Genetic structure of sympatric sexually and parthenogenetically
reproducing population of Chara canescens (Charophyta)
ISRN Ecology, 2011:501838, 1–13 (2011)
Individuals that reproduce parthenogenetically do not have to produce males and can therefore produce twice as many female offspring. With this twofold reproduction advantage of asexual reproduction, the question of how sex persists in the short term remains unresolved. In the dioecious charophyte Chara canescens, both parthenogenetically reproducing females and sexually reproducing females and males occur sympatrically at only one site in Europe: Neusiedler See-Seewinkel (Austria). By means of four nuclear species-specific microsatellite loci, we examined the interaction between coexisting sexuals and parthenogens by analysing the population structure and gene flow between both reproduction systems. Using a Bayesian assignment method, we found that the sites encompassed two genetically distinct clusters of individuals. The first cluster included genotypes of sexual individuals, which are genetically distinct from a second cluster which included parthenogenetic individuals and few sexually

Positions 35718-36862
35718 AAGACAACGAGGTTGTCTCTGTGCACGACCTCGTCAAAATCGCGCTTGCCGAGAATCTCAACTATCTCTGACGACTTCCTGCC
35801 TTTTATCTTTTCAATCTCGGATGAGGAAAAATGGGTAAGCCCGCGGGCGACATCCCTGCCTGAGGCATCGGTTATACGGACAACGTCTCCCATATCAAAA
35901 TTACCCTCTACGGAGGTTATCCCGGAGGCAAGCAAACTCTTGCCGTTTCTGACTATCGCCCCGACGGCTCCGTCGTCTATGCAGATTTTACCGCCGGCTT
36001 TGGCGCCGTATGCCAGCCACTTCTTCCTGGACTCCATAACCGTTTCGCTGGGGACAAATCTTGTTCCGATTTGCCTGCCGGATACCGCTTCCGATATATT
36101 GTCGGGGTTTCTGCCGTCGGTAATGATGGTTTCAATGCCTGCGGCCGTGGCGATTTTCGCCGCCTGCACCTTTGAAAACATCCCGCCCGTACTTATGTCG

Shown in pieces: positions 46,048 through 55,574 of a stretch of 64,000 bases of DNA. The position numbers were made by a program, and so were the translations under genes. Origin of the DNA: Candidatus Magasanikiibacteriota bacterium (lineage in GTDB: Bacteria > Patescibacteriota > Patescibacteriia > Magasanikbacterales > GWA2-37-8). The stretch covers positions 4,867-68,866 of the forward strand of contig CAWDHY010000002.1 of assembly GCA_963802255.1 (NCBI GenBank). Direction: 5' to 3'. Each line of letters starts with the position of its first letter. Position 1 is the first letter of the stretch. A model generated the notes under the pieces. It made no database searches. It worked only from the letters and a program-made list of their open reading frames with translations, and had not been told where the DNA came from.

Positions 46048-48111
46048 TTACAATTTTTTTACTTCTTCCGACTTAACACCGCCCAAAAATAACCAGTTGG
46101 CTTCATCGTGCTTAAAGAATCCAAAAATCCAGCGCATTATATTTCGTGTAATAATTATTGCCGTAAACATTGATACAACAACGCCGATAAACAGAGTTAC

reproducing males, which are genetically identical to the parthenogenetic individuals. However, an analysis of the population genetic structure found no differences with respect to genotypic variation, clonal diversity, and population differentiation between the sympatric parthenogenetically and the sexually reproducing populations. The results indicated that the parthenogenetic individuals cannot outcompete the sexually reproducing individuals.